Wet Coast Wools Podcast Episode 47: 100% Non-Feral Sheep

March 27, 2018

Wet Coast Wools Podcast Episode 47: 100% Non-Feral Sheep

Episode 47: 100% Non-Feral Sheep 
Tuesday, March 27th, 2018

Welcome to Old and New Viewers 
Coming to you from Vancouver, BC Canada

Please leave comments and questions in the Ravelry thread.

Introductions: 
Kelsey - fiddlebach and KzipKnits on instagram and Ravelry 
Glenda - Glenda on Ravelry, glendamcdonald on Instagram 
Wet Coast Wools - WetCoastWools on all the things

FOs (Finished Objects)

Kelsey: Wearing - A wool cardigan from Italy that we want to reverse engineer so we can knit a version.

  • “Medium” Jelly Fish from the Jellyfish Trio by Sachiyo Ishii - Free pattern on Raverly. It’s cool to find an easy toy pattern for these that isn’t knit! I’m using some random old acrylic and polyester yarn that has been in my stash, probably since I was a teenager.

Glenda: Wearing - Autumn Leaves Stole by Jared Flood and Il Grande Favorito by Isabell Kraemer

  • Anders by Sorren Kerr - Ella Rae DK Superwash Merino. 6-12 month size. I ran out of dark green so I had to alter the pattern on the sleeve. I think I was short by about 10 meters or so. I wanted to test this superwash wool before bringing it into the store - I am very selective about superwash wools.

Know Your Wool - Superwash Wool

  • Superwash wool is wool that has been treated in a way that removes the scales of the fibre, or coats them with a polymer or resin so that they can’t stick to each other. Superwash yarns can be treated by either or both of these processes. This latter treatment uses a form of chemical polymer treatment - kind of like what conditioner does to your hair but more permanent. ‘Superwash’ seems to be a trademark of some kind, as there is a difference between ‘superwash’ wool, and ‘washable’ wool.

  • Typically, superwash treatments have not been great for the environment - the chemicals used in the process are very harmful, and they can contaminate the wastewater. A lot depends on which chemicals are used, and how that waste water is treated.

  • There are several newer treatments in the US and Europe which make use of more environmentally friendly chemicals. For example, O-Wool in Philadelphia and Scholler in Germany. Shoeller’s EXP (ex-pollution) method uses a natural salt treatment to remove the scales, and then coats the fibres with a globally-certified organic substance to stop the scales from felting together. This process does not contaminate the wastewater. Swans Island wool has an Ecowash® treatment that uses a natural enzyme to prevent felting - this one is a Washable wool, not a superwash wool.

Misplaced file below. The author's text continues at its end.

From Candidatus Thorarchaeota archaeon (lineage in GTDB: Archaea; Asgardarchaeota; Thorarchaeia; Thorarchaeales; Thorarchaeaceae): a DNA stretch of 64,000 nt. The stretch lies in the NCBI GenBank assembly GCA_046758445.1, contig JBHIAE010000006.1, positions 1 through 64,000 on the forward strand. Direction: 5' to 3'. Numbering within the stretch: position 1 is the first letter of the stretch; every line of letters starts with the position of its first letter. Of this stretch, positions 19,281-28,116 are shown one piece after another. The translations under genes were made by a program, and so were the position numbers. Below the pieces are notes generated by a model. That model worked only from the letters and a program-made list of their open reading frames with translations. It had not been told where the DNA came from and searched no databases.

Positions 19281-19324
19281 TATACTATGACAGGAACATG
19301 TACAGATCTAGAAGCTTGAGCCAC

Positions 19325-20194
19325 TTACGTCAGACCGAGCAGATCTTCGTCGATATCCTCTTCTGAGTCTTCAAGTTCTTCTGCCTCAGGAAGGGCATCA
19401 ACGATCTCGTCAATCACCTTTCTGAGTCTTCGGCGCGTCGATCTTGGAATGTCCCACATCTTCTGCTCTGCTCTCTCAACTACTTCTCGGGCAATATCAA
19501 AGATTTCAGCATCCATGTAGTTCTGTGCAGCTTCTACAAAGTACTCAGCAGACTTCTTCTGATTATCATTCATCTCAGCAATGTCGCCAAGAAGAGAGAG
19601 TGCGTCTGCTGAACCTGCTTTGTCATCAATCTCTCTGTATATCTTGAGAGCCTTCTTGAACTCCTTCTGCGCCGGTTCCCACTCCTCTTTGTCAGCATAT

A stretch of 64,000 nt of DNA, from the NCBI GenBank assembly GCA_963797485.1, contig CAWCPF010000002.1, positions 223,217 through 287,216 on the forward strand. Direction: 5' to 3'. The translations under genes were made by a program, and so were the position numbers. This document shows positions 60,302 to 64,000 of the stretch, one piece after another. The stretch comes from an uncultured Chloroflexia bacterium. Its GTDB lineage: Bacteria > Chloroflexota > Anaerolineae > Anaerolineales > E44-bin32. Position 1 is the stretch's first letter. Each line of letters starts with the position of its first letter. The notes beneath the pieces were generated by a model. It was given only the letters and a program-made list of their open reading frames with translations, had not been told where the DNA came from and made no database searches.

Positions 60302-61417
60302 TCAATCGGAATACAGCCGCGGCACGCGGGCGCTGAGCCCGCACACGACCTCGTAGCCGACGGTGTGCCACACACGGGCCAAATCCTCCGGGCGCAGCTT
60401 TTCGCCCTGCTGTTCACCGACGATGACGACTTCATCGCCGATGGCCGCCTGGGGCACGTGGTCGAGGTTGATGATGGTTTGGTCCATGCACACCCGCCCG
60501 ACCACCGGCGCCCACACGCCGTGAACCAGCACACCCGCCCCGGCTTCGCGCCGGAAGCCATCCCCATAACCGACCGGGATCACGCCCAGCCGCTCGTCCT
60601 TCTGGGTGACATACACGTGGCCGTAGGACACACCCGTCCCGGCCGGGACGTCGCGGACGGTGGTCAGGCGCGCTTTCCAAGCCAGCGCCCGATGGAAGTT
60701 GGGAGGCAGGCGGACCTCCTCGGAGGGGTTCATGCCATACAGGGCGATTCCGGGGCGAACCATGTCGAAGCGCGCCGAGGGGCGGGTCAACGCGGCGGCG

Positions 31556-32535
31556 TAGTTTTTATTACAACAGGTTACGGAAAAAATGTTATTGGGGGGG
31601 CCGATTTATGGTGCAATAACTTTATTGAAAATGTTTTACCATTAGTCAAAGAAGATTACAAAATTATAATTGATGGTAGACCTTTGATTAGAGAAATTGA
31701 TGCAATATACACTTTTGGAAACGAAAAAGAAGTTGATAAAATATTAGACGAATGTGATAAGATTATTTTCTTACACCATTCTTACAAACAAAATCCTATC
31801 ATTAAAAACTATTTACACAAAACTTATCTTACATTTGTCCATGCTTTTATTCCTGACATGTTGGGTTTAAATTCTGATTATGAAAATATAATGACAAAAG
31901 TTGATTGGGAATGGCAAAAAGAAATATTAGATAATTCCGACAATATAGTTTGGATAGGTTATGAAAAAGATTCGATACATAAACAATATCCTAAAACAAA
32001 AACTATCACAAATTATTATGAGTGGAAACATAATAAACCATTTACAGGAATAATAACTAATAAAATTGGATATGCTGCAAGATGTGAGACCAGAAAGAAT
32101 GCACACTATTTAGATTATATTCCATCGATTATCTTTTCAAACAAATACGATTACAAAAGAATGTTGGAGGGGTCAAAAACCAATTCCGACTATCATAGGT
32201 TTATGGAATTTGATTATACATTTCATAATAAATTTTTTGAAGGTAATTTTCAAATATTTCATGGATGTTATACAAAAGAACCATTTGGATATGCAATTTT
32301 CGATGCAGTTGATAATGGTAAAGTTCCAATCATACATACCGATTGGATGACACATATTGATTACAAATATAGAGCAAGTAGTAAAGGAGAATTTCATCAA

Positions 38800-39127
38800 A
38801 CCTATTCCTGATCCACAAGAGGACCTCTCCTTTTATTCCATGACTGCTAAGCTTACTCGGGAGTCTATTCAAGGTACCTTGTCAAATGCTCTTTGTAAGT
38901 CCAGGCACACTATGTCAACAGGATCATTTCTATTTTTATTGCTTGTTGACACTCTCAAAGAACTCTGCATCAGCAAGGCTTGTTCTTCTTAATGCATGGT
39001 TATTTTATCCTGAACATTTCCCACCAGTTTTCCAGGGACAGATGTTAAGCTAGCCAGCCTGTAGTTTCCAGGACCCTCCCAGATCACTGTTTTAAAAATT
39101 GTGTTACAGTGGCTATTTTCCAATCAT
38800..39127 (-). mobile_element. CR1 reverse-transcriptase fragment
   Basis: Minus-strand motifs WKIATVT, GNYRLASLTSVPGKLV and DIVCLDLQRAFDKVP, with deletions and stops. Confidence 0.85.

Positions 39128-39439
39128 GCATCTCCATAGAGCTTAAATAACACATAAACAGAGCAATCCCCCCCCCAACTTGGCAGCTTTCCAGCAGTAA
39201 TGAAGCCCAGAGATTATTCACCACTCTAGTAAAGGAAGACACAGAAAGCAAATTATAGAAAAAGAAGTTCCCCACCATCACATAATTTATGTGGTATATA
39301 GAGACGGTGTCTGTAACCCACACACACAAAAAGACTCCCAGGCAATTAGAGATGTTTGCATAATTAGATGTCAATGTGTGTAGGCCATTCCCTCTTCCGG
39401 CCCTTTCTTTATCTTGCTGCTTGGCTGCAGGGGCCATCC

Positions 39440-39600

• Regardless of the process, once you remove the scales, you alter the characteristics of the wool. Some of these are positive: superwashed wool will feel softer - especially when coated with a resin of some kind - and it tends to accept dye more readily. On the downside, it can also make the wool very stretchy. When the scales which give wool its stability are removed, you lose some of that bounce and structure. It is not uncommon for a superwash garment to stretch out of shape when it is washed, or with continued wear. Some superwash wools say the way to ‘fix’ this is to put it in the dryer to shrink it back, kind of like you do with cotton. I personally don’t like the idea of putting wool in the dryer - but that’s just me.

  • Some superwash wools are better than others, of course. I’ve used some which pill like mad before it even comes off the needles, or that look like an old rag after only one wash. I have also used some beautiful hand-dyed superwash yarns, which last really well.

  • Note that it is also possible to ‘wash off’ the superwash treatments - they are not 100% felt-proof.

  • Superwash wools are sometimes blended with nylon - as in sock yarn. This can reduce the stretch factor a bit, but it depends on what you make with it. If you use a superwash wool yarn at a loose gauge, for example, it will probably stretch out of shape more than an untreated wool yarn. To combat this, knit the garment at a tight gauge. I don’t love superwash wools for my own garments, but I appreciate that sometimes you need easy care wool. This is why I like to sample the yarn before I bring it in for the shop.

Links for further reading:

WIPS (Works in Progress) 
Glenda

  • Waiting for Rain by Sylvia McFadden/Softsweater. Made with Briggs & Little Sport in the oddly named Grey Heather.
  • Atlin Sweater by Pip & Pin, made with Dakota yarn from the Fidalgo Artisan Yarn store in Anacortes, WA. I picked one of the few undyed colourways from a shop that is entirely hand-dyed yarns. This is a sheepy, smooshy yarn made from 100% Domestic Wool. I have a few skeins of a darker brown, and may make a contrast bottom & sleeves. I will see how far I get with the main colour. This is all I want to work on these days, but I am forcing myself to knit on other things as well.

Kelsey

Store News

  • FixFrogFinish2018 KAL and Spring Sock Stashdown KAL with Bernadette are still going on. Check out our Ravelry group for all the information
  • We have a new sock mini vending machine!!

Podcasts Mentioned 
Coffee and Craft Podcast with Bernadette 
The Make Things Club




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